Saturday, November 15, 2014

Montreal Brick On Massive Wood Construction (Triplex Construction Method), Montreal Canada

Below are some images showing an historic building in Montreal Canada having insulation added, and about to be re-clad with new brick.

Most of the historic buildings, including the triplexes of Montreal, are built with this 'piece sur piece' massive wood construction technique with wood members that can be two or three inches by ten or twelve inches (3" x 12").  The wood was stacked piece on piece and notched together to form the structure for the building which was followed by tar paper and one layer of brick masonry cladding. Ultimately it is a refined version of a log cabin, with bricks slapped on top to prevent the whole city from burning down if there was a fire, and it worked well. The bricks were "attached" to the wood structure by nails laid into the mortar as the masonry work proceeded, the earliest version of the modern day "brick tie'.

These buildings are not solid structural brick or stone, but there is, however, usually a shared masonry 'mur mitoyen' (party wall/fire wall) that is the separating wall between buildings and provides good fire separation. It is common today to see these shared walls as 'exposed brick' inside many of the buildings, but it is clear that they were never meant to be seen, because many of the bricks are mis-matched and random colours and shapes (clinker bricks) with tons of mortar squishing out everywhere, they are sort of a joy to look at! I believe they are typically 6 rows thick of brick masonry, I'll try to get some photos of one of these walls for another post.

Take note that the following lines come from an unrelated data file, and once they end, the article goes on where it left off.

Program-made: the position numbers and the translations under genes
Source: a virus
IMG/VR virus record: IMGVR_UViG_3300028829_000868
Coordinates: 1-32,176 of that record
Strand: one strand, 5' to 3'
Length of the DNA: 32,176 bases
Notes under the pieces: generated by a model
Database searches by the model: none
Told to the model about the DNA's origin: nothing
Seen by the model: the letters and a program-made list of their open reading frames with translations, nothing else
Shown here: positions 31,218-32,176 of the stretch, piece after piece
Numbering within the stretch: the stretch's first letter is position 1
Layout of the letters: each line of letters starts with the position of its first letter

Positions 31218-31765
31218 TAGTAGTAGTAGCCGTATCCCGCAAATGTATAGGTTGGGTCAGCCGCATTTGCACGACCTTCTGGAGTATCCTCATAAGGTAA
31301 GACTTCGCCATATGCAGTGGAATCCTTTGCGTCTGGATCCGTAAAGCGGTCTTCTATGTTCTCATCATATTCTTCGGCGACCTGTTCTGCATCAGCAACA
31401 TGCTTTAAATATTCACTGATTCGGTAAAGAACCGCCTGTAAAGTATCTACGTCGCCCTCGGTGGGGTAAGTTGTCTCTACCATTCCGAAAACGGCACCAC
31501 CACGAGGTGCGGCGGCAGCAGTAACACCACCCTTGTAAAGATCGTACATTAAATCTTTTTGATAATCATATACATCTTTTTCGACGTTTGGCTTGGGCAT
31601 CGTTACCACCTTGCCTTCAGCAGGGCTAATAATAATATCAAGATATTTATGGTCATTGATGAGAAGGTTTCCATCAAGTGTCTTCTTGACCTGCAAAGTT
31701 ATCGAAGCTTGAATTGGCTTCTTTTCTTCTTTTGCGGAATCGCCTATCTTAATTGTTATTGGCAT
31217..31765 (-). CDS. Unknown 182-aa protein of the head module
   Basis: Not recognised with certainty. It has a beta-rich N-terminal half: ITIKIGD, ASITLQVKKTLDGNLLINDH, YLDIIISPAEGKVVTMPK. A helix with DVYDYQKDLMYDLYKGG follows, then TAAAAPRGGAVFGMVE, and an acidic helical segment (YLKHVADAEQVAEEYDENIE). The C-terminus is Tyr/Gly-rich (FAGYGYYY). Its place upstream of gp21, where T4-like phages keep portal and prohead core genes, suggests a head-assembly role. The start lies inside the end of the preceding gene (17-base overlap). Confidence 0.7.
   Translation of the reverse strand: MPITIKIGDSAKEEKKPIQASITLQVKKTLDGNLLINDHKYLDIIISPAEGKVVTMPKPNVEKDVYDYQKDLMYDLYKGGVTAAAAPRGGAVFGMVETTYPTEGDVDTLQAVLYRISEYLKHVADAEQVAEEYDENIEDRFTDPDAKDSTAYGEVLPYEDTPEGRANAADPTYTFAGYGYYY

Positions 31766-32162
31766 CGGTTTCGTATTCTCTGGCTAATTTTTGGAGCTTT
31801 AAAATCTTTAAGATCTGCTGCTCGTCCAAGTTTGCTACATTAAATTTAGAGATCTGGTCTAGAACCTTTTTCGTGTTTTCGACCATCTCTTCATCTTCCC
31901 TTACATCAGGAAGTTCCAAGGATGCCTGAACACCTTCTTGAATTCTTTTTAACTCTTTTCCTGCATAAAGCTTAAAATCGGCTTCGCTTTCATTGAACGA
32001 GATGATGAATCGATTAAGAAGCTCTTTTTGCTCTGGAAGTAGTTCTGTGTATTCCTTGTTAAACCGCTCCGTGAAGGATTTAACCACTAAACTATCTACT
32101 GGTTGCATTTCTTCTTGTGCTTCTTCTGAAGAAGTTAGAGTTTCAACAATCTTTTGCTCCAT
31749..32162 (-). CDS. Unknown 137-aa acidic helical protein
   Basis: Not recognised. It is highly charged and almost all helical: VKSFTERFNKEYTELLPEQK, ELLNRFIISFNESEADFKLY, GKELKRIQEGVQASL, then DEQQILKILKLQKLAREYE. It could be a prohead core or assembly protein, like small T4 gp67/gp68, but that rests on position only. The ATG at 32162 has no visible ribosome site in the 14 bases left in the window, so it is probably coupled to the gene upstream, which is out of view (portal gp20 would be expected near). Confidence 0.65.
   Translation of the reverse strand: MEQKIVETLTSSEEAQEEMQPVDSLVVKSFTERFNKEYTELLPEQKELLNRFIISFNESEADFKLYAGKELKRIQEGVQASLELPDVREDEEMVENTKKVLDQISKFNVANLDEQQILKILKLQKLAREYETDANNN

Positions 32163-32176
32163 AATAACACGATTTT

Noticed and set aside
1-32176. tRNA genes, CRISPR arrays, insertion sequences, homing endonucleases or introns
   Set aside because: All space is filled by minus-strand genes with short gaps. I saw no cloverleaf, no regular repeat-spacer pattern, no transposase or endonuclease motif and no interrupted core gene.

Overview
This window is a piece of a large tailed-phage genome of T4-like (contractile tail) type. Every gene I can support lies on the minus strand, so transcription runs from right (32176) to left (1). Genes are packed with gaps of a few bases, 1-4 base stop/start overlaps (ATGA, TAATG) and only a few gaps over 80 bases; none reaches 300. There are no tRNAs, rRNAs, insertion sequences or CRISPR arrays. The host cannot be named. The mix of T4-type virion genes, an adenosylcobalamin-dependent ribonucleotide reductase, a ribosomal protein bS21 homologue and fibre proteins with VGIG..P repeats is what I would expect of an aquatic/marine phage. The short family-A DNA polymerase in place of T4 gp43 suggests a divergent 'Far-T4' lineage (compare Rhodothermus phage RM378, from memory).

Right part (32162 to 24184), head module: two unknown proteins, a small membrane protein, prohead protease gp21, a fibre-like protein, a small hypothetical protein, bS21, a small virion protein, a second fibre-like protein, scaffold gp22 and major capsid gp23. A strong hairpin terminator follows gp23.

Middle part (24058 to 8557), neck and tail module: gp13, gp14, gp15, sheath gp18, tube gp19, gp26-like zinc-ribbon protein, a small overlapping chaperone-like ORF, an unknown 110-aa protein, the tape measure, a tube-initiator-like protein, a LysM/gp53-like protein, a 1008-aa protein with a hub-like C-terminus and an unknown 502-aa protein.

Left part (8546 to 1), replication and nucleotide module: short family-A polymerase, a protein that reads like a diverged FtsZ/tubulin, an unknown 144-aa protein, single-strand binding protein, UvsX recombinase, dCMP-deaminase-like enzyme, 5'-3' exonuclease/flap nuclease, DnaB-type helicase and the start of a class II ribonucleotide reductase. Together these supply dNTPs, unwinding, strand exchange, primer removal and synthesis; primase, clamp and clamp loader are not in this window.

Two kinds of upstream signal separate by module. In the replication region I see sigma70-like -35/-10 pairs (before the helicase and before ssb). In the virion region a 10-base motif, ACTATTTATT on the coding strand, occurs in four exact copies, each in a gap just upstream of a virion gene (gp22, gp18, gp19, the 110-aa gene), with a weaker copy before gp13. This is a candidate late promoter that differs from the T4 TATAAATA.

In present day when buildings that have been neglected for decades are finally repaired, they often remove all of the exterior brick, place a thin layer of insulation on top of the structural wood, followed by a air barrier, then re-clad with new bricks. This is what you see in the photos below.  The thickness of the foundation wall usually determines how thick the insulation can be, as it was usually built directly along the property line and too much insulation will cause the new wall construction to cross the property line, so there are limits. In most cases almost all the character and detail of the historic brick and patterns are lost when replaced with new uniform modular bricks. By contrast, if there are no structural issues, the interior of walls - which are usually a layer of lathe applied to the inside surface of the wood structure, followed by a layer of  (sometimes elaborate) finishing plaster - can be maintained.

You can also see an-infilled window in the photos, which tells that the building was modified at some point.  My guess is that the original entrance was at the corner, but it was later changed when it was separated into different apartments with three doors added at the side. Its hard to say without seeing the interior. This is not a typical triplex (see two blog posts prior for triplex information), it just has the same construction technique.

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